# Isometric AnimatedVectorDrawable – Part 2

Amazing things are possible with AnimatedVectorDrawable and regular readers of Styling Android will know that I’m a huge fan of them. Earlier this year I worked on a project for a UK TV broadcaster and produced an AnimatedVectorDrawable of the isometric company logo which went in to the app as an Easter Egg. Sadly I was unable to obtain permission to use the logo in question, but in this series of articles we’ll look at the entire process that I went through in order to create this animated logo.

Previously we looked at the construction of the SVH graphic that we’re using as the basis for our animation and now we’ll dive a litle deeper and explore the individual SVG paths as it will be these that we need to manipulate. At first glance SVG paths look pretty scary but they really consist of a series of commands which are executed to draw shapes. So let’s take a look at the VectorDrawable path element for just the south-west tile and the X & Y coordinates of each of the vertices is shown:

The element within the VectorDrawable is:

The pathData attribute contains SVG path as defined in the SVG Paths specification. Going in to the full specification here is not necessary, we can analyse the components of the path which I have separated on to individual lines for clarity.

The first line moves to the start point 109.2,256 because M is the SVG path move to command – so that sets the start point of the path which is the left-most vertex of the parallelogram. Incidentally SVG coordinates can either be absolute values or relative to the current point and the case of the command dictates which is used. Uppercase means that absolute positioning (relative to the coordinates origin) is used; and lowercase means that relative positioning based on the current position is used. For consistency I have used absolute positioning throughout this example.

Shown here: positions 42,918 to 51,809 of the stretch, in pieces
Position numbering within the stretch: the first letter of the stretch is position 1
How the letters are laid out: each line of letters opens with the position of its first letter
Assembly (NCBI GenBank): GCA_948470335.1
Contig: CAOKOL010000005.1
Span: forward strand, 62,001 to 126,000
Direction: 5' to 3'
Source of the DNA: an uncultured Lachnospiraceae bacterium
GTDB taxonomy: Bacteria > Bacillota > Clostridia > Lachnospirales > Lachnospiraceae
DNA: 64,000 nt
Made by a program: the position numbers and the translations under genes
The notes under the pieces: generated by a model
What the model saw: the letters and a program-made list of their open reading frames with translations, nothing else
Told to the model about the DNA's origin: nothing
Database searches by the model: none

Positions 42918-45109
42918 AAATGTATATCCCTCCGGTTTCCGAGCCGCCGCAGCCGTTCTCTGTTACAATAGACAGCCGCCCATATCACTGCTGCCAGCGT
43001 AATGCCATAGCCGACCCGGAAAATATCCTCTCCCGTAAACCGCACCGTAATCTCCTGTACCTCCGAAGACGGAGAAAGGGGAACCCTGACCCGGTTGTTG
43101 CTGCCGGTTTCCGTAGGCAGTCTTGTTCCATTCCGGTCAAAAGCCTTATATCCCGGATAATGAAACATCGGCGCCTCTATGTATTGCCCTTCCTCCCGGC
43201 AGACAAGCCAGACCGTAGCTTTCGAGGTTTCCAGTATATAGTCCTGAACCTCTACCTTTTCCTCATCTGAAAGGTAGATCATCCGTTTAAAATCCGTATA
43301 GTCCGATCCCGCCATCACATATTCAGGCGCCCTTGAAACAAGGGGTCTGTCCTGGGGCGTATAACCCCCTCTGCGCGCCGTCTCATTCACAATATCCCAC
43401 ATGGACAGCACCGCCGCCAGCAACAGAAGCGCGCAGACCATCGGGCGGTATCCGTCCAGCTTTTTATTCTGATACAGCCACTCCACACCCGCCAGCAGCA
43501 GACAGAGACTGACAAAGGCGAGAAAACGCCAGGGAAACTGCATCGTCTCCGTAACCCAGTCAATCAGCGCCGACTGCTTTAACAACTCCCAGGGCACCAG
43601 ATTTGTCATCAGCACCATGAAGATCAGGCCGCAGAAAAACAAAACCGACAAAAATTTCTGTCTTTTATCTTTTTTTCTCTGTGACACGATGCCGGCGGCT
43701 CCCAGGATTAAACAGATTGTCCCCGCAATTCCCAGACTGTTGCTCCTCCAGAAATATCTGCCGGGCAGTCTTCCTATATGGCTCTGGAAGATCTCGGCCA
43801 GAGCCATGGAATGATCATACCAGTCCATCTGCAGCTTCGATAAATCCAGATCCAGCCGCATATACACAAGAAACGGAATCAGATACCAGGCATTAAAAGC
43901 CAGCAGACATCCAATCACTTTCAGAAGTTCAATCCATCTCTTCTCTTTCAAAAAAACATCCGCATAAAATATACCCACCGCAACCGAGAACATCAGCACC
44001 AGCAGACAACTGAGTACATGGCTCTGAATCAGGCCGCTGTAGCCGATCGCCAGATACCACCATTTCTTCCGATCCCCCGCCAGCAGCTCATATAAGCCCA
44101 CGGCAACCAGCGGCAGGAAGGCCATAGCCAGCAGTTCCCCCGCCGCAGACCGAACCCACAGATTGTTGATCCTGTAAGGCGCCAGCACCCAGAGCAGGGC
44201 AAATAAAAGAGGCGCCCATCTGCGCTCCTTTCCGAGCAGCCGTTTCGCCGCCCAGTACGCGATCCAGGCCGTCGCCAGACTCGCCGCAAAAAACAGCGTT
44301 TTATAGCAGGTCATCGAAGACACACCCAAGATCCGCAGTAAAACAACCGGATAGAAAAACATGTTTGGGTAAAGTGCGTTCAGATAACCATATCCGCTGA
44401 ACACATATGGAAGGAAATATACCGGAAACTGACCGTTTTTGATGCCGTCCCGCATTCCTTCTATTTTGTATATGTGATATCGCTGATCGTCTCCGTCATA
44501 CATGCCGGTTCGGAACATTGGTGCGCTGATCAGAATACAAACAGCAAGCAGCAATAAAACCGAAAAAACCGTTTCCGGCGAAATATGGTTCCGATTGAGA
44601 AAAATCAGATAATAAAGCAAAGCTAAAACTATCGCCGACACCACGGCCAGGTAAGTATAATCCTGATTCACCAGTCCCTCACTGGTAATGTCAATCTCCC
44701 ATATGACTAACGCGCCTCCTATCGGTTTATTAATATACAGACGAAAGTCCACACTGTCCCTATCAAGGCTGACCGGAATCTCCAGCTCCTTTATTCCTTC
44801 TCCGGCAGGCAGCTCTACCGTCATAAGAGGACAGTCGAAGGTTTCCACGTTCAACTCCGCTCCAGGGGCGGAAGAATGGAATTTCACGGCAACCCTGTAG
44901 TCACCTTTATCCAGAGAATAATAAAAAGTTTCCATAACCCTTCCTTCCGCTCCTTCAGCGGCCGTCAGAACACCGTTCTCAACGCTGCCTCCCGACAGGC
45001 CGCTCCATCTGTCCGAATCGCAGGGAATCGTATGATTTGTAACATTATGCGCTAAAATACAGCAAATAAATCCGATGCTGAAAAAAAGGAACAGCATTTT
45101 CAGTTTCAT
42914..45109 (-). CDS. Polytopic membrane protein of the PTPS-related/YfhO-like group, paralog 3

The next line draws a line from the current position to 220.1,320 – the bottom-most vertex of the parallelogram, and the current position is now that point. This is the first edge of the parallelogram.

The third line draws a line from the current position to 331.1,191.9 – the right-most vertex of the parallelogram, and the current position is now that point. This is the second edge of the parallelogram.

The fourth line draws a line from the current position to 220/3. 127.9 – the top-most vertex of the parallelogram, and the current position is now that point. This is the third edge of the parallelogram.

The final line contains ‘Z’ which is the closepath command. This will draw a straight line from the current position back to the first point in the current path – i.e. 22.1,320. This is the fourth edge of the parallelogram.

The `fillColor` attribute defines how the path is filled.

So although the `pathData` initially looks quite incomprehensible: `M109.2,256L220.1,320L331.1,191.9L220.3,127.9Z`, by breaking it down in to the individual commands, it becomes much easier to understand what it’s doing.

Now if we look at the `pathData` for the same south-west tile in the flattened version of the graphic:

If we compare these commands to the previous ones, the left-most and bottom-most vertices are identical, but the coordinates for the other two vertices have identical X values, but different Y values. So all that we actually would need to change is the Y position of these two values.

However, we cannot directly changes these values – only the `pathData` as a whole. In the next article we’ll look at how we can do that with an objectAnimator.

There is no new source added to that of the previous article which is available here.